Young Israelis of the year: Ahmed Amrani, 29: Greening the desert

Young Israelis of the ye

By EHUD ZION WALDOKS
September 18, 2009 16:23
1 minute read.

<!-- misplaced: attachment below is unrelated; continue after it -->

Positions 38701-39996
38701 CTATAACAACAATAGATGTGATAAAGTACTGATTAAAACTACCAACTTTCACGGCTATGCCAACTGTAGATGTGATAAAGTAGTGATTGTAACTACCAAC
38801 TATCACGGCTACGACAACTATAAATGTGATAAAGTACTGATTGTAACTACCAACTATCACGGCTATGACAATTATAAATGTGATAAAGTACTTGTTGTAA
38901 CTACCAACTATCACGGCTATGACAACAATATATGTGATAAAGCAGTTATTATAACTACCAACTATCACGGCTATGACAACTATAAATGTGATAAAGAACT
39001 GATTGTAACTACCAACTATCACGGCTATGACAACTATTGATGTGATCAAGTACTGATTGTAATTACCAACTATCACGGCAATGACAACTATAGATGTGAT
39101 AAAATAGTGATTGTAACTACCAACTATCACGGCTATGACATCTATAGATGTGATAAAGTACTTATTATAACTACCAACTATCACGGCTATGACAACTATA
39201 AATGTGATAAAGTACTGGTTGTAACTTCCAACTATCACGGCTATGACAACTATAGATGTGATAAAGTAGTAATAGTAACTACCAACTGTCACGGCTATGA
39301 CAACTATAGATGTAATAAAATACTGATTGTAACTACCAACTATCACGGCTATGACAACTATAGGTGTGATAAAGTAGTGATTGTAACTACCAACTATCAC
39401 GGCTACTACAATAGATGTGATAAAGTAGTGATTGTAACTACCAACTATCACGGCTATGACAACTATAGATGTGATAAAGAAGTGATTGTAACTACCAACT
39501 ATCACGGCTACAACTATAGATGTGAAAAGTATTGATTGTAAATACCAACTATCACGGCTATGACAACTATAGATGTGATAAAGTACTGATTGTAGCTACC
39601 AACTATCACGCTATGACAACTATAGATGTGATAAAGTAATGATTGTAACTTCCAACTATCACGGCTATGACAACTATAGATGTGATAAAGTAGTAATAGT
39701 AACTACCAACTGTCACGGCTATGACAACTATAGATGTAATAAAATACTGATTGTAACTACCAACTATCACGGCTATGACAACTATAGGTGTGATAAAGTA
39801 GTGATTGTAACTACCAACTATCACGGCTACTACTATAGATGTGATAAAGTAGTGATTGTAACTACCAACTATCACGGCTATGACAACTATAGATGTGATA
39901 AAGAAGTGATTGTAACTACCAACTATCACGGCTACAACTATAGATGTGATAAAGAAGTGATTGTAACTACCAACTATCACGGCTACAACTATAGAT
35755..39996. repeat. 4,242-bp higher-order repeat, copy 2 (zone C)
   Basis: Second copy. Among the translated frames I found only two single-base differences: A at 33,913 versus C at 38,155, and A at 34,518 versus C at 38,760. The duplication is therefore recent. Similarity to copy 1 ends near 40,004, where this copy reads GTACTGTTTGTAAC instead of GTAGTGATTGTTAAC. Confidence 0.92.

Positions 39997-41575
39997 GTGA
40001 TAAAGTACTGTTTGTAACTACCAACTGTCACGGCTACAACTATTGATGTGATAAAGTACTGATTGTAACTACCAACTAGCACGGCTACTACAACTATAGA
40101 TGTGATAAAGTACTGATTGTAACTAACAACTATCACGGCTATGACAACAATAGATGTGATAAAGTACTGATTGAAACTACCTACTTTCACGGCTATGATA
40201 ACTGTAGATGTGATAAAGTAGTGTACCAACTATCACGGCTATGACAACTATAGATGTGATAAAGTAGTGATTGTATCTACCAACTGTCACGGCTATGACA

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Not that many founders of tiny volunteer organizations get a chance to influence policy in their hometowns. Ahmed Amrani, 29, can now claim that privilege. A native son of the Beduin city of Rahat, Amrani is the founder of the only environmental organization to arise organically out of the Beduin communities - Green Rahat. A volunteer organization of about 40 people, its projects have been modest at best: cleaning up the streets, or turning a local kindergarten's backyard into a community garden. However, Amrani took a giant step up this year - he was appointed chief of staff to the new mayor of Rahat, Sheikh Faiz Abu Seheban. That's a fairly unusual position for an environmentalist to find himself in: Generally, environmentalists are the ones shouting on the sidelines at local or national governments to get their acts together. Amrani has wasted no time in trying to implement a green vision for his poor and neglected city. He requested and received the help of Ben-Gurion University of the Negev professor Alon Tal to create a green blueprint for improvement. A professor in the Mitrani Department of Dryland Ecology at the Jacob Blaustein Institutes for Desert Research at BGU, Tal turned the challenge over to the students in one of his classes. They came up with a series of proposals to address everything from education to landscaping. While the plans will have to be expanded and funded, the mayor has expressed his approval of Amrani's efforts. Amrani told The Jerusalem Post a few months ago what he saw as the city's most pressing environmental problems. "Our biggest problem is garbage and waste. The wadis are filled with it and the empty lots along the streets are too," he said. There's lots of open space in Rahat, but none of it is green and none of it is well cared for, he pointed out. Sometimes it is more impressive to bring a little bit of change and effort to a barren wasteland where the cards are stacked against you than to make another change in a more convenient atmosphere. It's too early to say what Amrani may accomplish, but it's worth keeping an eye on him as he struggles to raise the standard of living and green the Negev's second largest city.

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